Confined Space
News and Commentary on Workplace Health & Safety, Labor and Politics

Thursday, May 01, 2003


OSHA Kills

Read it here.

If you check out OSHA's Website, you'll find a page entitled OSHA Saves Lives. "Not so," say "scholars" at the Mercatus Center. Despite OSHA's director John Henshaw's assertion that “Safety and health add value to businesses, workplaces and people's lives,” a recent study by two authors from the anti-government Mercatus Institute argues that, in fact, OSHA inspections actually cause more workplace fatalities.

How so, you ask? Well I can't begin to describe the statistical methods that the two authors, Jonathan Klick and Thomas Stratmann, both of George Mason University, used to come to this conclusion in their study. I'll leave the deconstruction to those who can understand statistics better than I. You can also read a simpler, abbreviated version of the study if visit your local newsstand and pick up the latest copy of Regulation magazine, published by the right-wing, libertarian Cato Institute. (It doesn't appear in electronic form.)

The most interesting part is their explanation of this phenomenon. From the Regulation article, here it is in a nutshell:
Surprisingly, we found that fines have no statistically significant effect on death rates and increasing inspections actually leads to significantly higher fatality rates. On average, we found that an additional 100 inspections in a given state-industry in a particular year leads to between 1 and 2.5 additional deaths in that industry

What accounts for such a surprising result?...When the firm increases its efforts because of OSHA enforcement, the worker rationally substitutes away from his own efforts. That is, if the firm is doing more to protect the worker, the worker has less incentive to protect himself. (emphases added)
So, let me get this straight. You have a bunch of employees in a dangerous workplace. OSHA inspects the workplace, finds violations and cites the company, which starts paying more attention to workplace safety. But, "increased worker safety measures induce riskier behaviors on the part of workers," according to the abstract of the study.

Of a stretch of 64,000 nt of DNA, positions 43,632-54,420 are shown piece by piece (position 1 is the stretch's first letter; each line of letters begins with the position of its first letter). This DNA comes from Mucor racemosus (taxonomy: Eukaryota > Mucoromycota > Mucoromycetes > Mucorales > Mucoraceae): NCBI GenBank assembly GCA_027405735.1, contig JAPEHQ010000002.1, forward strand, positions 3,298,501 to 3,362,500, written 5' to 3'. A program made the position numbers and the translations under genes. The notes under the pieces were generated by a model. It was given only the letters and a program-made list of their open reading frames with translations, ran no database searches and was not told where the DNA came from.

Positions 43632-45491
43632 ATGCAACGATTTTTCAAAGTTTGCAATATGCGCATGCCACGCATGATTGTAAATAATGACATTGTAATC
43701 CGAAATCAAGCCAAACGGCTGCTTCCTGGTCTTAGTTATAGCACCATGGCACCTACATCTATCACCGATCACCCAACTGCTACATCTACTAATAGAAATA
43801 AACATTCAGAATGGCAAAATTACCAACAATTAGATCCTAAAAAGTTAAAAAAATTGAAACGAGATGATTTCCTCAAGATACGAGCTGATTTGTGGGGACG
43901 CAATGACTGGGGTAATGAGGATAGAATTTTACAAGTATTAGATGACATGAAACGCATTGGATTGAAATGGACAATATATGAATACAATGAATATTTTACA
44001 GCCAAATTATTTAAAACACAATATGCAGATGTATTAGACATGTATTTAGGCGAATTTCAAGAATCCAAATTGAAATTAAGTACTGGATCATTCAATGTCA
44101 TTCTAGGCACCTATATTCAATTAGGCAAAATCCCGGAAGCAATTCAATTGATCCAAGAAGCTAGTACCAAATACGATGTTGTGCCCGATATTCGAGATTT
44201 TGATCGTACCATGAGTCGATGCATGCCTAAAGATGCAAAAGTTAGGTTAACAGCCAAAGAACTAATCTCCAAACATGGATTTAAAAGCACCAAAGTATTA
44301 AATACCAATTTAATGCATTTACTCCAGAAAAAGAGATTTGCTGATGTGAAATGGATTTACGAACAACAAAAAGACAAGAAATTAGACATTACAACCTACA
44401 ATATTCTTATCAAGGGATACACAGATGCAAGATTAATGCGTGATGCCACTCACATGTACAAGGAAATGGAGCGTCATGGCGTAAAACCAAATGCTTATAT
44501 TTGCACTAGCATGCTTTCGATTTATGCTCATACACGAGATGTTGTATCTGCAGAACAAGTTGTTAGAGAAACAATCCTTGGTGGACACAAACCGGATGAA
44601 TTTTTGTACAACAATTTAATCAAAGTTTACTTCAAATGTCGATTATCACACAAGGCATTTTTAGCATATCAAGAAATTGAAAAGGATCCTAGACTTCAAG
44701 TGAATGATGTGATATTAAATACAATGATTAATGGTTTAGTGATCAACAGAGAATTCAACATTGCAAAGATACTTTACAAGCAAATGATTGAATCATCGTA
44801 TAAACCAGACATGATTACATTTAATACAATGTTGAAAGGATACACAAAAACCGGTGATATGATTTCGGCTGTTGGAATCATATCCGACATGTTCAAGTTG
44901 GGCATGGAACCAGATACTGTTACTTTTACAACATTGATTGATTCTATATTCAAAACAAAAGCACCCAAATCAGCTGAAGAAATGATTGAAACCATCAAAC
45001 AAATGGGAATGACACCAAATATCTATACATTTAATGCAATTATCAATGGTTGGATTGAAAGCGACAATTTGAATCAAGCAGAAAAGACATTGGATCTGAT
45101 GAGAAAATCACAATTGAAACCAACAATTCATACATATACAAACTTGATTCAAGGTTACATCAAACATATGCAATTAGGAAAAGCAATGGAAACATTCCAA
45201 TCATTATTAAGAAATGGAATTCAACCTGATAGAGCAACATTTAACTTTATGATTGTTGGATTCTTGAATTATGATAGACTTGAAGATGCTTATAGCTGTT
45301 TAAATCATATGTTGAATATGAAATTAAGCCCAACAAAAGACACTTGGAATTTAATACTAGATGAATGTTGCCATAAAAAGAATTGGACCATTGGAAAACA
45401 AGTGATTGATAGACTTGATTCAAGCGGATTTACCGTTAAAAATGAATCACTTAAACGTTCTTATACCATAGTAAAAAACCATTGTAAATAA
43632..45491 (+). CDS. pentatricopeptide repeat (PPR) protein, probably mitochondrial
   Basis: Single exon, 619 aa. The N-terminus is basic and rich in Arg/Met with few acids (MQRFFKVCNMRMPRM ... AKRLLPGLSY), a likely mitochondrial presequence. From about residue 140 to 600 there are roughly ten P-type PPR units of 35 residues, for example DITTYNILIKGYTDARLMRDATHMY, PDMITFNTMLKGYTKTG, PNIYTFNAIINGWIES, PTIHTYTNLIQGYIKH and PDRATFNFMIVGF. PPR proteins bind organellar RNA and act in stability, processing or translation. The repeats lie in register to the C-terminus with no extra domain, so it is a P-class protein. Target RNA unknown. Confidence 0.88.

The typical "rational" worker, figuring that OSHA has forced his employer to be more responsible, now "has less incentive to protect himself." No sooner does the employer finally get serious about safety then workers suddenly start jumping down into unshored trenches, crawling down into unmonitored confined spaces, sticking themselves with HIV-contaminated needles and climbing tall buildings without fall protection. "Respirators? We don't need no stinking respirators!"

It must be so, because, according to its web page, Mercatus boasts that "We draw upon both real world experience and wide reading in multiple academic disciplines."

The report is almost not worth analyzing, but a few things stick out. Most glaring is the authors' assumption that injuries and fatalities are caused by workers' unsafe behaviors and actions.(For more on behavioralism, see here and here.) When management takes care of safety (under pressure from OSHA), workers somehow won't feel they have to "behave" safely. Well if the authors actually had an "real world experience" they'd know that the reason workers are injured and killed at work is because they are exposed to unsafe conditions and hazards.

One thing they did get right. If workers are not involved in the employer's safety program -- in identifying and controlling hazards -- the program is unlikely to be effective.